My Autonomous Robot Project and a few of my other projects below.

https://lloydbrombach.wordpress.com/

drmacro
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Re: Override GPIO state at boot

Thu Oct 13, 2016 2:12 pm

PhilE wrote:The safest (and easiest) way to get a known pin state from power-on is to choose pins which have the correct pull state - work with the system, not against it. By default, GPIOs 0-8 pull high, and GPIOs 9-27 pull low. You can always add an external inverter if you need to.
In this case the system default can achieve the desired effect, but, there can be times when you need to bend the system to your needs. Hence the desire to understand blobs & trees...

The chart I found for Rev 2 B board is below, and it doesn't agree with your statement. And, if I remember correctly, my meter confirmed the chart. Is this because we're discussing different boards?

+----------+-Rev2-+------+--------+------+-------+
| wiringPi | GPIO | Phys | Name | Mode | Value |
+----------+------+------+--------+------+-------+
| 0 | 17 | 11 | GPIO 0 | IN | Low |
| 1 | 18 | 12 | GPIO 1 | IN | Low |
| 2 | 27 | 13 | GPIO 2 | IN | Low |
| 3 | 22 | 15 | GPIO 3 | IN | Low |
| 4 | 23 | 16 | GPIO 4 | IN | Low |
| 5 | 24 | 18 | GPIO 5 | IN | Low |
| 6 | 25 | 22 | GPIO 6 | IN | Low |
| 7 | 4 | 7 | GPIO 7 | IN | Low |
| 8 | 2 | 3 | SDA | IN | High |
| 9 | 3 | 5 | SCL | IN | High |
| 10 | 8 | 24 | CE0 | IN | Low |
| 11 | 7 | 26 | CE1 | IN | Low |
| 12 | 10 | 19 | MOSI | IN | Low |
| 13 | 9 | 21 | MISO | IN | Low |
| 14 | 11 | 23 | SCLK | IN | Low |
| 15 | 14 | 8 | TxD | ALT0 | High |
| 16 | 15 | 10 | RxD | ALT0 | High |
| 17 | 28 | 3 | GPIO 8 | IN | Low |
| 18 | 29 | 4 | GPIO 9 | IN | Low |
| 19 | 30 | 5 | GPIO10 | IN | Low |
| 20 | 31 | 6 | GPIO11 | IN | Low |
+----------+------+------+--------+------+-------+

PhilE
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Re: Override GPIO state at boot

Thu Oct 13, 2016 2:29 pm

1) Please use Broadcom GPIO and physical header pin numbers only - any other number scheme just confuses the matter. For example, I can't make sense of this line:

Code: Select all

| wiringPi | GPIO | Phys | Name   | Mode | Value |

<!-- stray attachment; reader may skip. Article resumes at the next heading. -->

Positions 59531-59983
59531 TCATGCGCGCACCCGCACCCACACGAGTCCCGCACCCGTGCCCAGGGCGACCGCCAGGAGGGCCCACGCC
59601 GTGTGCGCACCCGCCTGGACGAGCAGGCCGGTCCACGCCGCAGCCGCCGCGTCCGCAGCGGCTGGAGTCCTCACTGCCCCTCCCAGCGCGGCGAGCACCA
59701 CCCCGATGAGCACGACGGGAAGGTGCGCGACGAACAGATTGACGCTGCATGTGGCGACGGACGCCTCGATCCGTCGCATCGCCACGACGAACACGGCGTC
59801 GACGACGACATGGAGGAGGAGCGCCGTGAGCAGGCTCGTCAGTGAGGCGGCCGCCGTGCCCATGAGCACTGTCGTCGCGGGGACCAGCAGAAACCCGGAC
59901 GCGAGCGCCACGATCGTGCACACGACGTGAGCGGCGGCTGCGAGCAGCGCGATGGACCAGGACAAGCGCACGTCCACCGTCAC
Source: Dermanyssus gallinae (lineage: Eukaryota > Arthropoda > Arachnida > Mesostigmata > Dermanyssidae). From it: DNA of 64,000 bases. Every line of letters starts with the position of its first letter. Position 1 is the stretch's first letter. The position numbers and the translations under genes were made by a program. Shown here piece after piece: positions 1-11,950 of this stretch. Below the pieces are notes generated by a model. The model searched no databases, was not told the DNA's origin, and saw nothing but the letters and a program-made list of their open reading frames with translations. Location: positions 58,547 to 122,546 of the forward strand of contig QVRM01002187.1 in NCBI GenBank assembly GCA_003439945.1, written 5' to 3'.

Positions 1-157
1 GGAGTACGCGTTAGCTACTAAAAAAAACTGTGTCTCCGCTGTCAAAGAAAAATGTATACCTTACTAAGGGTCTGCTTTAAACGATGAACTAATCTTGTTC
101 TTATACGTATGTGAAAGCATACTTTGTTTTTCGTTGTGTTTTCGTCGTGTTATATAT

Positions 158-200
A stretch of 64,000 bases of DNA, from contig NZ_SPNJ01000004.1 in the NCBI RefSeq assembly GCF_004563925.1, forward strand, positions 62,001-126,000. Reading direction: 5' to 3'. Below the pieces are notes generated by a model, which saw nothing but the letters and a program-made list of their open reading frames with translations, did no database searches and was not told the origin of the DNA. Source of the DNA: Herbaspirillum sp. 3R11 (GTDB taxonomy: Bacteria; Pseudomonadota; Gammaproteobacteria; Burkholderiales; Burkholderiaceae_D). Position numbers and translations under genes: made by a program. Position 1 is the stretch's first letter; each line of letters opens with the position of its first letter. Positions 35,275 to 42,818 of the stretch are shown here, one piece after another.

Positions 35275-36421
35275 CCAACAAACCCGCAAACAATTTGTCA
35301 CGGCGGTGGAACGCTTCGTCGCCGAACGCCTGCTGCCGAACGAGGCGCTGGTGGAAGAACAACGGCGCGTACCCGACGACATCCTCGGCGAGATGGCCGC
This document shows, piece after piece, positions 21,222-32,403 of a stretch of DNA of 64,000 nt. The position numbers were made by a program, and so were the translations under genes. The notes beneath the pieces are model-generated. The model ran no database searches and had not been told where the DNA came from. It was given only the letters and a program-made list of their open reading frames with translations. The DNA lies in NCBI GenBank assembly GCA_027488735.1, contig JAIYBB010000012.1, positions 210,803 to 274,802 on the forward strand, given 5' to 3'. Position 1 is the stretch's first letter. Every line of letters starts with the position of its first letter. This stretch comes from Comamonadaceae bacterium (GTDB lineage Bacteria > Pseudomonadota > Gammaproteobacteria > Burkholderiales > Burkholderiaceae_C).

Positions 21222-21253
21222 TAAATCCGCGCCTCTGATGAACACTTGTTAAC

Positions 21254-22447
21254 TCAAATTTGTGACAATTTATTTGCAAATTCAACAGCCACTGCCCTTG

|    20    |  31  |  6   | GPIO11 |  IN  |  Low  |
Physical pin 6 has been a GND since Pis began.

2) Older firmware used to rewrite all pin states - now it will only change the pins it is asked to by the dt-blob (compiled in or external), and later by the kernel.

This is the result of running "raspi-gpio get" on my Pi3 - you'll get similar output on a Model B:

Code: Select all

[email protected]:~$ sudo raspi-gpio get
BANK0 (GPIO 0 to 27):
  GPIO 00: level=1 fsel=0 alt=  func=INPUT
  GPIO 01: level=1 fsel=0 alt=  func=INPUT
  GPIO 02: level=1 fsel=0 alt=  func=INPUT
  GPIO 03: level=1 fsel=0 alt=  func=INPUT
  GPIO 04: level=1 fsel=0 alt=  func=INPUT
  GPIO 05: level=1 fsel=0 alt=  func=INPUT
  GPIO 06: level=1 fsel=0 alt=  func=INPUT
  GPIO 07: level=1 fsel=0 alt=  func=INPUT
  GPIO 08: level=1 fsel=0 alt=  func=INPUT
  GPIO 09: level=0 fsel=0 alt=  func=INPUT
  GPIO 10: level=0 fsel=0 alt=  func=INPUT
  GPIO 11: level=0 fsel=0 alt=  func=INPUT
  GPIO 12: level=0 fsel=0 alt=  func=INPUT
  GPIO 13: level=0 fsel=0 alt=  func=INPUT
  GPIO 14: level=0 fsel=2 alt=5 func=TXD1
  GPIO 15: level=1 fsel=2 alt=5 func=RXD1
  GPIO 16: level=0 fsel=0 alt=  func=INPUT
  GPIO 17: level=0 fsel=0 alt=  func=INPUT
  GPIO 18: level=0 fsel=0 alt=  func=INPUT
  GPIO 19: level=0 fsel=0 alt=  func=INPUT
  GPIO 20: level=0 fsel=0 alt=  func=INPUT
  GPIO 21: level=0 fsel=0 alt=  func=INPUT
  GPIO 22: level=0 fsel=0 alt=  func=INPUT
  GPIO 23: level=0 fsel=0 alt=  func=INPUT
  GPIO 24: level=0 fsel=0 alt=  func=INPUT
  GPIO 25: level=0 fsel=0 alt=  func=INPUT
  GPIO 26: level=0 fsel=0 alt=  func=INPUT
  GPIO 27: level=0 fsel=0 alt=  func=INPUT
Note that I have the UART enabled (ttyS0 on a Pi3), hence TXD1 and RXD1 on 14 & 15.

Use a chart like this to convert between GPIO numbers and physical pins.

drmacro
Posts: 37
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Re: Override GPIO state at boot

Thu Oct 13, 2016 4:21 pm